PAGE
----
Bulimia and binge eating disorders are serious psychiatric illnesses.
Eating disorders in general are characterised by the over valuation of shape and weight, an over investment in controlling weight and shape, and severe disturbances in eating.
When people think of eating disorders and what a person with an eating disorder might look like, they often think of anorexia – being severely underweight. However, for conditions such as bulimia nervosa and binge eating disorders, the weight of the individual does not determine a diagnosis.
With both of these conditions, a person can be of any weight – but are usually in the healthy weight range, and sometimes even in the overweight and obese range, particularly for those with binge eating disorders.
Bulimia and binge eating disorders both include recurrent episodes of binge eating, which involves eating in a period of time (normally around 2 hours) an amount of food that is definitely larger than what most people would eat during a similar period, and a sense of lack of control over eating during the episode.
In both conditions, the binge eating behaviour must occur on average at least once a week for 3 months to meet the criteria for a diagnosis. Despite the similarities, there are still significant differences between the two conditions.
In addition to the recurrent binge eating episodes, individuals with bulimia also engage in compensatory behaviours which are used to prevent weight gain following a binge. This may involve self-induced vomiting which is most common, misuse of laxatives or diuretics, fasting, or excessive exercise.
Finally, as with all eating disorders, the behaviour is triggered by self-evaluation that is influenced by body weight and shape.
Binge Eating Disorder
The main difference between binge eating disorder and bulimia is the absence of compensatory behaviours in binge eating disorder. The diagnosis also puts more emphasis on what is occurring during the binge.
In this condition, the binge eating episode is associated with eating more rapidly than normal, eating until feeling uncomfortably full, eating large amounts of food when not physically hungry, eating alone due to embarrassment over the amount of food, feeling disgusted, depressed or guilty afterwards and being markedly distressed.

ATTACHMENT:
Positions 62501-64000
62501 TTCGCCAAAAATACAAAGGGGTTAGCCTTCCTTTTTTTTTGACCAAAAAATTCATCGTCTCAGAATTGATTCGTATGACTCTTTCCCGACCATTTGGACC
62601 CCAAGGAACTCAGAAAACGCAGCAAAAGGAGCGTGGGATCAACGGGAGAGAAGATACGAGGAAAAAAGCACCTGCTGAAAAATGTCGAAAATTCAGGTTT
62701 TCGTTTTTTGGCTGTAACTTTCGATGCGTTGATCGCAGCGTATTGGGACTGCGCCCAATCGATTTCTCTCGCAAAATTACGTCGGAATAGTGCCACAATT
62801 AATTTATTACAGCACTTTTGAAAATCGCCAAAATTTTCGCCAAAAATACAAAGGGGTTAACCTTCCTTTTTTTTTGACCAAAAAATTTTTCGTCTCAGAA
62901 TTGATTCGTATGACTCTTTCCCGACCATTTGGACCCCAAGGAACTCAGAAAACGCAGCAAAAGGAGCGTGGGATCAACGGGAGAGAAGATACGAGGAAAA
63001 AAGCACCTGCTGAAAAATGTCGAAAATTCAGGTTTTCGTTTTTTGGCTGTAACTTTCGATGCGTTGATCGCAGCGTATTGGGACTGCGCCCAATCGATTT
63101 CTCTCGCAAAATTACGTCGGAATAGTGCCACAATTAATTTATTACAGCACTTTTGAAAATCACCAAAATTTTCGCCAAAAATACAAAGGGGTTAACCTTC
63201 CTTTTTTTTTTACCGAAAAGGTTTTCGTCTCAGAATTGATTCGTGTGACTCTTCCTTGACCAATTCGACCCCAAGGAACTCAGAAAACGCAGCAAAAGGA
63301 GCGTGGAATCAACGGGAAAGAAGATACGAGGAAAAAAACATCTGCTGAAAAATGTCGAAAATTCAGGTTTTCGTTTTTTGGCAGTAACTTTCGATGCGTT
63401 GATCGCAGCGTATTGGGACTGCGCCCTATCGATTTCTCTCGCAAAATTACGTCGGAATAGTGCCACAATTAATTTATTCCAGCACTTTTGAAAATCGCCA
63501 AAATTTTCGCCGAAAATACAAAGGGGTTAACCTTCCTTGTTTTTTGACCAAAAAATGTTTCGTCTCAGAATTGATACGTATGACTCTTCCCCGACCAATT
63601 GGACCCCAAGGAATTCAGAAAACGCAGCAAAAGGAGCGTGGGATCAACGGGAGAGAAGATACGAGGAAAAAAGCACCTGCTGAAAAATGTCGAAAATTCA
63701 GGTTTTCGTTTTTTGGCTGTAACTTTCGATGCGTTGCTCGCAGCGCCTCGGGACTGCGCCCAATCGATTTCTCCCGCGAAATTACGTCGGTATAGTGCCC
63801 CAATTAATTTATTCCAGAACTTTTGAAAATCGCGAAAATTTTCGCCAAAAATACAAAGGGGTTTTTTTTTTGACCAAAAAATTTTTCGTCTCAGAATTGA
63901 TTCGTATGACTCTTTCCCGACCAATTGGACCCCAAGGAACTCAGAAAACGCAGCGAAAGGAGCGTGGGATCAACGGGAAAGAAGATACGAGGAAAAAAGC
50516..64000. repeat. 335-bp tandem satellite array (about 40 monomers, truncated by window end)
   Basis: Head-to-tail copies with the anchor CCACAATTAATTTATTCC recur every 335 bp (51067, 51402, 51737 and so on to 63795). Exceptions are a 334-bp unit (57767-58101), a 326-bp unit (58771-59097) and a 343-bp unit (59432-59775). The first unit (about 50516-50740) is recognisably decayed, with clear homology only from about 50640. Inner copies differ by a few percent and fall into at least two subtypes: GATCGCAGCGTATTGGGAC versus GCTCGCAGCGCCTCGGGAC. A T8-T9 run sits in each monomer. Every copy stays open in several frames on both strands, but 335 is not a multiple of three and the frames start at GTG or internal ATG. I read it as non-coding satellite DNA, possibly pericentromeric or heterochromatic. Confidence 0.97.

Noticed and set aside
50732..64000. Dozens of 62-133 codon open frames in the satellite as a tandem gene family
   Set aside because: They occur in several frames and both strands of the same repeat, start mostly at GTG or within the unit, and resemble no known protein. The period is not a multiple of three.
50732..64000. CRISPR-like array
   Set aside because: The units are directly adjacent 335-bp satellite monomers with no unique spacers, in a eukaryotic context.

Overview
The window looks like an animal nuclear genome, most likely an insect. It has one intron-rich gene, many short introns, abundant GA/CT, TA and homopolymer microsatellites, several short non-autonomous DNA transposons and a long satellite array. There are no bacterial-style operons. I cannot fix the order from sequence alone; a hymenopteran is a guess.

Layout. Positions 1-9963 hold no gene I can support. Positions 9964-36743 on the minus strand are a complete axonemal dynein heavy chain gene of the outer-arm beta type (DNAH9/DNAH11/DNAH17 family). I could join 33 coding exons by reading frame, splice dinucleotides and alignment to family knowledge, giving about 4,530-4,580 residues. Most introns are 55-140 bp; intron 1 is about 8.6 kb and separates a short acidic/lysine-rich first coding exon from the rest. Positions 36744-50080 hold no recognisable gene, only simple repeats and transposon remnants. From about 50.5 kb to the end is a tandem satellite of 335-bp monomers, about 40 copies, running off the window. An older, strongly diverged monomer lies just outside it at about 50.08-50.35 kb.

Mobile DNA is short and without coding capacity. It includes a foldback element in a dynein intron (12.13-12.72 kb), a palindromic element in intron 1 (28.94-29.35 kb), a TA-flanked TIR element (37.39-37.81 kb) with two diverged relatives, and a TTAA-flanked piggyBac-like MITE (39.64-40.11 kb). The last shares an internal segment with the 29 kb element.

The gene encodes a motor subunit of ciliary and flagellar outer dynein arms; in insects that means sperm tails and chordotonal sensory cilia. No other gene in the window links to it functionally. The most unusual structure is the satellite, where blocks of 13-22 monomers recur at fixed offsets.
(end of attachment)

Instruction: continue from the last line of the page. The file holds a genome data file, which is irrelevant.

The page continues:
How do Bulimia and Binge Eating Disorders differ from Anorexia?
On the surface, anorexia is characterised by severe energy restriction and individuals with anorexia are commonly underweight.
Binge eating disorder and bulimia on the other hard are characterised by periods of bingeing which means that people can be overweight.
The other main difference is that people with anorexia suffer from a distorted view of their own body which is not experienced by individuals who are diagnosed with bulimia or binge eating disorder. People with bulimia, and even binge eating disorder, are concerned about their body shape and weight but do not have the distorted view that is present in anorexia.
It is important to note however, that not everyone fits perfectly into these diagnoses as some people may exhibit characteristics from more than one eating disorder – for example in anorexia there is a binge/purging subtype that exhibits characteristics of both anorexia and bulimia.
There is also a diagnosis called Other Specified Feeding or Eating Disorder (OSFED) which refers to conditions that don’t fit the standard diagnosis, but the eating behaviours are causing clinically significant distress.
The Energy Balance of Binge Eating
A binge generally lasts for around 2 hours and during this time a person will eat a significant amount of food to the point of being uncomfortably full.
During a binge, a person can consume anywhere from approximately 1500 to 3500 calories, which for a teenage girl, can represent from 75% to 175% of daily requirements.
For individuals with a binge eating disorder, this means that their energy balance is shifted largely in the direction of weight gain.
For individuals with bulimia, purging occurs following a binge to compensate for the calories consumed.
However as the binge usually lasts for around 2 hours, a significant amount of calories are absorbed before the purge happens. Regardless of the size of the binge, in general around 1200 calories are still absorbed even after purging. This explains why individuals with bulimia are not often underweight.
For more information about bulimia and binge eating disorders, and eating disorders in general, have a look at http://eatingdisordersinfo.org.au, a site that has been developed by the National Eating Disorders Collaboration to help young people with eating disorders.
Author: Ashleigh Hamilton, BHlthSc (Nutr & Diet), MSc (Diet), APD.
Accredited Practicing Dietitian and Nutritionist, Ashleigh Hamilton, is passionate about a whole of body approach to health which encompasses both physical and mental aspects. She works with people to make lifestyle changes that will benefit their health for the future, using a range of counselling techniques including aspects of cognitive behavioural therapy, mindfulness and person-centred therapy.
To make an appointment with Brisbane Dietitian and Nutritionist, Ashleigh Hamilton, try Online Booking – Mt Gravatt or call Vision Psychology (Mt Gravatt) on (07) 3088 5422.
- Kaye, Walter H., et al. “Amount of calories retained after binge eating and vomiting.” American Journal of Psychiatry 150 (1993): 969-969.